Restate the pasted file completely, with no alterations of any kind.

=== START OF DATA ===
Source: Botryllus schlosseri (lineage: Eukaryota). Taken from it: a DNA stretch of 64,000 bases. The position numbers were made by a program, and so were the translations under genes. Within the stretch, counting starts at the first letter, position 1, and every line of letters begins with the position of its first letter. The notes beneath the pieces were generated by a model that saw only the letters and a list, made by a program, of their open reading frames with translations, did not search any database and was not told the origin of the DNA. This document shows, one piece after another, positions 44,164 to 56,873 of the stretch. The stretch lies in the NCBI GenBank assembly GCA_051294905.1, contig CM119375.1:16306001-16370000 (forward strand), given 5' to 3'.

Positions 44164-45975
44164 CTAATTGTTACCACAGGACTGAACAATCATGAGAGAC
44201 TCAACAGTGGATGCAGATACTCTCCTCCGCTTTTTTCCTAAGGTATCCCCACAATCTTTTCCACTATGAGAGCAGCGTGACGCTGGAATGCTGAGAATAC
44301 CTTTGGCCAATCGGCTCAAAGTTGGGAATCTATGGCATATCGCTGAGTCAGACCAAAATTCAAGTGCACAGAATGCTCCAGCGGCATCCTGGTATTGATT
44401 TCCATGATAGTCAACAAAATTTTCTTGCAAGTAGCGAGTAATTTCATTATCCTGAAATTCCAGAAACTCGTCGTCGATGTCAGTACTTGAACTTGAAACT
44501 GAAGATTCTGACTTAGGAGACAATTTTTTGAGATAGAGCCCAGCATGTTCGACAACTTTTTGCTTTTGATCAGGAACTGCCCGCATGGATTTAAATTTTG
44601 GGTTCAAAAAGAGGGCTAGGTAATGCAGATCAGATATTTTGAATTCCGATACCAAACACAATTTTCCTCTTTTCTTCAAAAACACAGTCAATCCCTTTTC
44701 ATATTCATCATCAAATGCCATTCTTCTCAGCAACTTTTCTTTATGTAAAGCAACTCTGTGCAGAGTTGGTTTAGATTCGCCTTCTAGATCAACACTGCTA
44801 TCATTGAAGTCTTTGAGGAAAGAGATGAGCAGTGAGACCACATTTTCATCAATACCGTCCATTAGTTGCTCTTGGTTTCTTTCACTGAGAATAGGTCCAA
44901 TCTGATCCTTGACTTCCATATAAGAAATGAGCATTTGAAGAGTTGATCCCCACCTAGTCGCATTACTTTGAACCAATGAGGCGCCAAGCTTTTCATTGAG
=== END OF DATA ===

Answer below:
Source: Botryllus schlosseri (lineage: Eukaryota). Taken from it: a DNA stretch of 64,000 bases. The position numbers were made by a program, and so were the translations under genes. Within the stretch, counting starts at the first letter, position 1, and every line of letters begins with the position of its first letter. The notes beneath the pieces were generated by a model that saw only the letters and a list, made by a program, of their open reading frames with translations, did not search any database and was not told the origin of the DNA. This document shows, one piece after another, positions 44,164 to 56,873 of the stretch. The stretch lies in the NCBI GenBank assembly GCA_051294905.1, contig CM119375.1:16306001-16370000 (forward strand), given 5' to 3'.

Positions 44164-45975
44164 CTAATTGTTACCACAGGACTGAACAATCATGAGAGAC
44201 TCAACAGTGGATGCAGATACTCTCCTCCGCTTTTTTCCTAAGGTATCCCCACAATCTTTTCCACTATGAGAGCAGCGTGACGCTGGAATGCTGAGAATAC
44301 CTTTGGCCAATCGGCTCAAAGTTGGGAATCTATGGCATATCGCTGAGTCAGACCAAAATTCAAGTGCACAGAATGCTCCAGCGGCATCCTGGTATTGATT
44401 TCCATGATAGTCAACAAAATTTTCTTGCAAGTAGCGAGTAATTTCATTATCCTGAAATTCCAGAAACTCGTCGTCGATGTCAGTACTTGAACTTGAAACT
44501 GAAGATTCTGACTTAGGAGACAATTTTTTGAGATAGAGCCCAGCATGTTCGACAACTTTTTGCTTTTGATCAGGAACTGCCCGCATGGATTTAAATTTTG
44601 GGTTCAAAAAGAGGGCTAGGTAATGCAGATCAGATATTTTGAATTCCGATACCAAACACAATTTTCCTCTTTTCTTCAAAAACACAGTCAATCCCTTTTC
44701 ATATTCATCATCAAATGCCATTCTTCTCAGCAACTTTTCTTTATGTAAAGCAACTCTGTGCAGAGTTGGTTTAGATTCGCCTTCTAGATCAACACTGCTA
44801 TCATTGAAGTCTTTGAGGAAAGAGATGAGCAGTGAGACCACATTTTCATCAATACCGTCCATTAGTTGCTCTTGGTTTCTTTCACTGAGAATAGGTCCAA
44901 TCTGATCCTTGACTTCCATATAAGAAATGAGCATTTGAAGAGTTGATCCCCACCTAGTCGCATTACTTTGAACCAATGAGGCGCCAAGCTTTTCATTGAG